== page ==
By Common Ground OR/WA, May 2020
A Bank of Oregon Will Provide Cost-burdened Homeowners Assistance to Construct Accessory Dwelling Units
THE PROBLEM OF UNEQUAL FINANCIAL BURDEN
In early 2019 Common Ground OR/WA engaged the Northwest Economic Research Center (NERC) at Portland State University to conduct a study of the effects of land value taxation in two contrasting Portland communities. The NERC study clearly reveals inequities caused by the tax assessment limitation mandated by Measure 50 that have compounded over the past 22 years. Among the parcels analyzed in the Inner Northeast (INE), the maximum assessed value (MAV) is only 29 percent of real market value (RMV); in Outer Southeast (OSE), the MAV/RMV ratio is a higher 55 percent – closer to true market value. This means OSE properties that have grown in real value at a slower rate are subject to a higher effective tax rate ($12.17 per 1,000 MAV) under the current tax system than INE properties ($7.29 per 1,000 MAV). For example, a $500,000 home at maximum assessed value located in INE is subject to a property tax of about $4,700; an equivalent property located in OSE would experience a tax of about $6,000. Property owners in OSE are making up the difference for the below market-based tax levies owed by INE owners.
This inequity is particularly burdensome to OSE households for the following two reasons. First, a large proportion of the residents are lower-income households formerly displaced by rising housing costs in neighborhoods closer to the city center. Furthermore, much of this community was originally developed as semi-rural when lots were platted for septic sewer systems. OSE is characterized by modest houses on large lots, where the average lot size exceeds 9,000 square feet. Typical inner-city lots are platted at less than 5,000 square feet. Mean floor area ratios (FAR) are .16 on OSE single-family parcels compared to .36 on INE parcels, indicative of low land utilization.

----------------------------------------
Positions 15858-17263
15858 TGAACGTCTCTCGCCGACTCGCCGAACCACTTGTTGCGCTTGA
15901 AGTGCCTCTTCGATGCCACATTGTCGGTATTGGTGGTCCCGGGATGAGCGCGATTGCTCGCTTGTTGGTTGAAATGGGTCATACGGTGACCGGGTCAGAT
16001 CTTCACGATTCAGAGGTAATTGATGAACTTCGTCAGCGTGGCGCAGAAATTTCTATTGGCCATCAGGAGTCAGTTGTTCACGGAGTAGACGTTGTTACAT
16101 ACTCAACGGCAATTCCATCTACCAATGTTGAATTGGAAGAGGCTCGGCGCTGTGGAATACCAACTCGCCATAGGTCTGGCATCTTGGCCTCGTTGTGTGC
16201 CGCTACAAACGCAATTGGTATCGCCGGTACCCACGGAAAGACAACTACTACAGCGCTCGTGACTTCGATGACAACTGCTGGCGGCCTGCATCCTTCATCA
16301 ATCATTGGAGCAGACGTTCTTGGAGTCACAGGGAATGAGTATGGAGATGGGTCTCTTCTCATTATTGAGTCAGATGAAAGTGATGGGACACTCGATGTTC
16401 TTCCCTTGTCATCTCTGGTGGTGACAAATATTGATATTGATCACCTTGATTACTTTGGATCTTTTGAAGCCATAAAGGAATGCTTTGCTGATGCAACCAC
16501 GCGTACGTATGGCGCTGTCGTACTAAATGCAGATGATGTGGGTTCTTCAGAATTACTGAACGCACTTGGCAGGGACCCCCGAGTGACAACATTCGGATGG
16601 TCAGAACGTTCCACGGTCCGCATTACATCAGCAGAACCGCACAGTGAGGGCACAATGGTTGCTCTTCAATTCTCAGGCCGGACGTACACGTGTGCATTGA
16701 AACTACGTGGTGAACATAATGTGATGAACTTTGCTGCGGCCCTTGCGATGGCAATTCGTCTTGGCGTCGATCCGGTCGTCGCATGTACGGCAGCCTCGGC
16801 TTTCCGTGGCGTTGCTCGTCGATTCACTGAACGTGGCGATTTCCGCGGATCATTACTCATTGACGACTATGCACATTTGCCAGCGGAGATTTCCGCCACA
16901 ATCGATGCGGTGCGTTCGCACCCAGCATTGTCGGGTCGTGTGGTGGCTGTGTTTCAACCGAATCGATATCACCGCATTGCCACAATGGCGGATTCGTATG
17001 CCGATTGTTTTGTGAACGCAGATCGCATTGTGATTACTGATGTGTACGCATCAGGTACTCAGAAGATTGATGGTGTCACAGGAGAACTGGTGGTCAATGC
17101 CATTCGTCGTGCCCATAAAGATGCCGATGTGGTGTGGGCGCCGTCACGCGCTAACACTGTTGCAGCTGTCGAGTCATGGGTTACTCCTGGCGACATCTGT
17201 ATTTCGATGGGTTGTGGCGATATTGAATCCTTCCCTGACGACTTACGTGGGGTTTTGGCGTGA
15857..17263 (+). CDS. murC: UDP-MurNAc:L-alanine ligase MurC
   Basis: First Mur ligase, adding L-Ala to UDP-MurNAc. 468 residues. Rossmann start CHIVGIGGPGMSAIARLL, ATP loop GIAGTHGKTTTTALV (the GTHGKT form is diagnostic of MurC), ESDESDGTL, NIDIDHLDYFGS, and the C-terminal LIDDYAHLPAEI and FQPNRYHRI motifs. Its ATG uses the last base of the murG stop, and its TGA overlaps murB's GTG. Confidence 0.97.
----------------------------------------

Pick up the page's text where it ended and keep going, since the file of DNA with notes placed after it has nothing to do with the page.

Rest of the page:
Reverting to RMV assessments will help shift tax burdens away from low-value communities like OSE, but this alone does not solve the universal problem caused by the equal rate tax system. Taxing land and improvements at the same rate produces perverse incentives – to withhold capital investments in buildings and to hold land for speculative gain. The land value tax (LVT), on the other hand, is conceived to produce desirable incentives – to invest in substantial property improvements rather than speculate on sites and raise the costs for later occupants. In the U.S., the model for LVT is found in Pennsylvania cities that place a high tax rate on land and a low rate on improvement values. The NERC study concluded that RMV assessments coupled with separate rates on land and improvement values result in a significantly more balanced rate distribution than the present Oregon tax system. Furthermore, an LVT system would be slightly income progressive.